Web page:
Explore our work in neurobiology, one of our areas of expertise within Pharmacy, Pharmacology and Biomedical Sciences
Mental health and neurological disorders have an enormous impact on people of all ages around the world. Combined, they’re responsible for a high percentage of the disability-adjusted life-years lost due to premature death or disability (DALY) among European men and women – 23% and 30% respectively.
Our neurobiology research explores the structural and molecular makeup and the difference between how healthy and diseased nervous systems function. We’re researching the biology of neurodevelopmental and neuropsychiatric disorders to understand more about the interaction between molecular (genetic, epigenetic) and environmental (stress, toxins) factors that cause these conditions to manifest.
By understanding the biology of neuropsychiatric conditions – such as seizures, depression, and migraines – we can help develop more effective treatments for patients and deliver positive knock-on effects to society and the economy. The outputs of our research can make the National Health Service (NHS) a more efficient and cost-effective organisation, stimulating innovation to further enhance the UK economy and improving patients' quality of life.
In one of our current research projects, we're studying the neuroanatomical, immune and functional characteristics of the intestine to unravel the discrete features of the enteric nervous system. Through this work, we want to better comprehend the mechanisms behind the gastrointestinal dysfunction experienced by a large proportion of people suffering from Alzheimer's disease and chronic stress. We’re also investigating the molecular mechanisms behind the initiation of brain tumours, the effects of demyelination in multiple sclerosis, and the cognitive decline associated with Duchenne muscular dystrophy.
Our research focuses on the following topics
- Cell biology
- Cell signalling
- Cell signalling
- Drug delivery
- Molecular diagnostics
- Molecular medicine
- Genetic medicine
- Brain tumours
- Multiple sclerosis
- Preclinical testing
- Ion channel biophysics
Funders and collaborations
Our research has been funded by major national and international organisations, such as the Biotechnology and Biological Sciences Research Council (BBSRC), the Multiple Sclerosis Society, the Alzheimer’s Society, Parkinson’s UK, and Innovate Pharmaceuticals Ltd. We collaborate with these and other industry and academic partners on research and knowledge-sharing projects. In some cases, we work with our partners to develop novel therapeutic agents, technologies and diagnostic tools.
Brain Tumour Research, a national charity in the UK, fund our Brain Tumour Research Centre, which aims to develop novel and multi-targeted brain tumour therapies. We're characterising the peculiar features of brain tumours that make them particularly malignant and challenging to treat, and developing new drugs and new ways to deliver drugs to the right place in the brain, where natural barriers such as the blood-brain barrier have to be crossed.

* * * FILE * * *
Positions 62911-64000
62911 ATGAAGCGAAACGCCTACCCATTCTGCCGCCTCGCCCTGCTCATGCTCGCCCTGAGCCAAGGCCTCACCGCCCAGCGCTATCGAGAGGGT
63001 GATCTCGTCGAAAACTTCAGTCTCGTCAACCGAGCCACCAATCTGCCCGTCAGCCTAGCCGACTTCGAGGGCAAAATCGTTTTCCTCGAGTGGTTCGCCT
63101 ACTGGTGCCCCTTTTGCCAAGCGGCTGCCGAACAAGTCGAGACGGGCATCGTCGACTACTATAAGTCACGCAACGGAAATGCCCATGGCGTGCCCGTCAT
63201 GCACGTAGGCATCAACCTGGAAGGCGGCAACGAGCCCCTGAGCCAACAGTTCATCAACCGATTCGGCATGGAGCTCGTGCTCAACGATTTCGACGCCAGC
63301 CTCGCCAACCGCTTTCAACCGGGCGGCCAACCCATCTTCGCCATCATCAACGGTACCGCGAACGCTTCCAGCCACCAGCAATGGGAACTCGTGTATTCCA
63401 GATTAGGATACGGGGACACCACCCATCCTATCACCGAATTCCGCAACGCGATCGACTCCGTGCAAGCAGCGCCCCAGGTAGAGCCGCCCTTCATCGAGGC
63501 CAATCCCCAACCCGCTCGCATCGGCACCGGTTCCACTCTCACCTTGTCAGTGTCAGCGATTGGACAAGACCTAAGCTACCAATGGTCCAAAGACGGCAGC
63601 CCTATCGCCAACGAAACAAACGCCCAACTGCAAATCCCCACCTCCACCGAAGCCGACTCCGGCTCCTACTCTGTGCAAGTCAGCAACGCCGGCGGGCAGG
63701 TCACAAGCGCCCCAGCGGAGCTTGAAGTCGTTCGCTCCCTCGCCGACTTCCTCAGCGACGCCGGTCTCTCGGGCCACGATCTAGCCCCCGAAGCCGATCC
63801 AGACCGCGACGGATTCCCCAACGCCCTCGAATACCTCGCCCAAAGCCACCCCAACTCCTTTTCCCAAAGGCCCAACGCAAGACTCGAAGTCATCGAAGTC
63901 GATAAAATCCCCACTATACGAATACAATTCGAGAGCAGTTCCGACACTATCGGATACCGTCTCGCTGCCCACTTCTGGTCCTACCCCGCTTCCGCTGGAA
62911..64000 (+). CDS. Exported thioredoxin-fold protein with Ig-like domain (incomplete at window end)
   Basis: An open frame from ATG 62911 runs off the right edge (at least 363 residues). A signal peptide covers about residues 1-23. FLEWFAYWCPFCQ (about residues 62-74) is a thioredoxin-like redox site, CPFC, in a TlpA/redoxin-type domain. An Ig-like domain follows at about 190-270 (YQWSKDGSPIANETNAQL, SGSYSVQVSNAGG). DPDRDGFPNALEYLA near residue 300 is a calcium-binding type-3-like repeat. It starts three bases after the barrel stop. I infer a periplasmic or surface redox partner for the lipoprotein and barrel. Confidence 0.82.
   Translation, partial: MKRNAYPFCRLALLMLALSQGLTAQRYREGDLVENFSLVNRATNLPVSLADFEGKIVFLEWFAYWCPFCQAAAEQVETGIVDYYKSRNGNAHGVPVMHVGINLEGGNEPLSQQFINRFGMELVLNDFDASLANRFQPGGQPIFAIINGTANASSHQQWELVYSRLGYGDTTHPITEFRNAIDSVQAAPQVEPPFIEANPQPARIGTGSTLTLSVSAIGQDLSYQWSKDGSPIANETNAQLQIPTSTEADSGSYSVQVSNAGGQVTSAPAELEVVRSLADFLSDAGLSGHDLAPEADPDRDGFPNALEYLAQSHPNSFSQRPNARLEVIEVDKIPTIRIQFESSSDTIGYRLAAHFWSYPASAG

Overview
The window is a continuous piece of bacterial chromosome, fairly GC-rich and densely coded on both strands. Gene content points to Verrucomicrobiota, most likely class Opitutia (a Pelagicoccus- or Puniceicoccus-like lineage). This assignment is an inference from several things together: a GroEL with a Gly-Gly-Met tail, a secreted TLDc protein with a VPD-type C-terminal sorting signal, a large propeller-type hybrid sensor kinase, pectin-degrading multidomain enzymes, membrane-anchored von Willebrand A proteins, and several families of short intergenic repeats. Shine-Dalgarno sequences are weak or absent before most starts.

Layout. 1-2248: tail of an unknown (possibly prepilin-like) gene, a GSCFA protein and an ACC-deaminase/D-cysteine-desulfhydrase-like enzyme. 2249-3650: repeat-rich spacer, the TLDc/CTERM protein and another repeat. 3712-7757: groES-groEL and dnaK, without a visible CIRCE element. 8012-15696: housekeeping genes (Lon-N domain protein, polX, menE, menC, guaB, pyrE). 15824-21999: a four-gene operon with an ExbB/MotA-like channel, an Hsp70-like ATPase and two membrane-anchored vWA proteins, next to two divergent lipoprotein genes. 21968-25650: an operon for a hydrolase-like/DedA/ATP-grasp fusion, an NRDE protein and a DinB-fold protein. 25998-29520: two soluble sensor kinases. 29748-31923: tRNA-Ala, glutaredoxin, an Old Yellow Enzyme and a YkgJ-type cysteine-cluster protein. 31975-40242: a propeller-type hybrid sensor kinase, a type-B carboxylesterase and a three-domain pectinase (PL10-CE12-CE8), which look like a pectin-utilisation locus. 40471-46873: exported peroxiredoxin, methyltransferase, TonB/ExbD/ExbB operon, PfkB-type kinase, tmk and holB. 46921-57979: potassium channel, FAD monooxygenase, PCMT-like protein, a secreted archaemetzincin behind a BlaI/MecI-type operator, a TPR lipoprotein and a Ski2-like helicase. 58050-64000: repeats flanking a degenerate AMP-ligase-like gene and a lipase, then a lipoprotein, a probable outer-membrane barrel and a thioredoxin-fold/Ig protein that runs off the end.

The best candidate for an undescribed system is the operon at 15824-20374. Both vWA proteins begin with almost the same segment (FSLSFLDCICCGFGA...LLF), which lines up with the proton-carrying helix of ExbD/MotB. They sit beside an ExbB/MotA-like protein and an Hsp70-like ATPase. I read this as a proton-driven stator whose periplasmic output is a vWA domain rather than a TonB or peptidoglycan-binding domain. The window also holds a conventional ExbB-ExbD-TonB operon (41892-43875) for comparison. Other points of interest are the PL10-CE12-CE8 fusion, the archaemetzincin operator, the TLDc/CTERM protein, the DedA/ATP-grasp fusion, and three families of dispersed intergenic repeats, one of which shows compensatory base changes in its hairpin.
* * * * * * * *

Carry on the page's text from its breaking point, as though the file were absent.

Many of our academic staff members have global reputations within their fields, such as Geoff Pilkington (brain tumours), Darek Gorecki (Duchenne muscular dystrophy), Jerome Swinny (gut and brain) and Arthur Butt (glial cell biology). Our work is also frequently published in publications such as Neuropharmacology, the Journal of Neuroscience and Neurochemical Research.
Facilities and methods
We have exceptional facilities that are central to our research, including our microscopy suite; imaging systems for molecular and cellular specimens; real-time PCR (Polymerase Chain Reaction) machines for gene expression; a bioresources unit with transgenic and knockout models for pre-clinical and in vivo studies; an Agilent 2100 Bioanalyzer for detailed nucleic acid quality control; and facilities for protein separation, liquid and solid phase purification and immunoblotting.
We use our facilities to practice various approaches and methodologies, including omics (transcriptomics, proteomics, metabolomics), molecular and biochemical methods, immunolocalisation with integrative microscopy (confocal to X-ray to electron microscopy), cell and organ culture, gene modifications, and transgenic animals as appropriate models of human diseases.
Gas6 Promotes Oligodendrogenesis and Myelination in the Adult Central Nervous System and After Lysolecithin-Induced Demyelination, ASN Neuro September-October 2016: 1–14, Salman Goudarzi, Andrea Rivera, Arthur M. Butt, and Sassan Hafizi
Molecular Characterization of GABA-A Receptor Subunit Diversity within Major Peripheral Organs and Their Plasticity in Response to Early Life Psychosocial Stress, Front. Mol. Neurosci, 2018, Ethan A. Everington, Adina G. Gibbard, Jerome D. Swinny and Mohsen Seifi
Taurine modulates acute ethanol-induced social behavioral deficits and fear responses in adult zebrafish, Journal of Psychiatric Research Volume 104, 2018, p176–182, Barbara D. Fontana, Flavia V. Stefanello, Nathana J. Mezzomo, Talise E. Müller, Vanessa A. Quadros, Matthew O. Parker, Eduardo P.Rico, Denis B. Rosemberg
Molecular mechanisms of diseases
We're exploring the molecules and molecular processes that cause diseases, and working to develop better treatments.
We're researching how microbes can cause infectious diseases and benefit human health, and tackling antibiotic resistance by identifying new molecules in pathogenic microbes.
We're working to improve the practices, selection, use and disposal of pharmaceuticals to protect the environment, and we're promoting the vital role pharmacists can play in delivering better care to patients.
Interested in a PhD in Pharmacy, Pharmacology and Biomedical Sciences?
Browse our postgraduate research degrees – including PhDs and MPhils – at our Pharmacy, Pharmacology and Biomedical Sciences postgraduate research degrees page.